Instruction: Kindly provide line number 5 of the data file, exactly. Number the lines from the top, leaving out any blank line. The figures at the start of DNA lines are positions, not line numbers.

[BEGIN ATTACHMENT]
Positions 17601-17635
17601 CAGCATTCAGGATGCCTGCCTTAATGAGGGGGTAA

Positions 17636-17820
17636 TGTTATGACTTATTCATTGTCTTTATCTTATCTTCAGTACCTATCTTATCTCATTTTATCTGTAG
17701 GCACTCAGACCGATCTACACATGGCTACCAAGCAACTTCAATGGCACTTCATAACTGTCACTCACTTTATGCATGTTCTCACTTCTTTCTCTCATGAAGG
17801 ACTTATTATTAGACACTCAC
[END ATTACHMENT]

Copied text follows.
17701 GCACTCAGACCGATCTACACATGGCTACCAAGCAACTTCAATGGCACTTCATAACTGTCACTCACTTTATGCATGTTCTCACTTCTTTCTCTCATGAAGG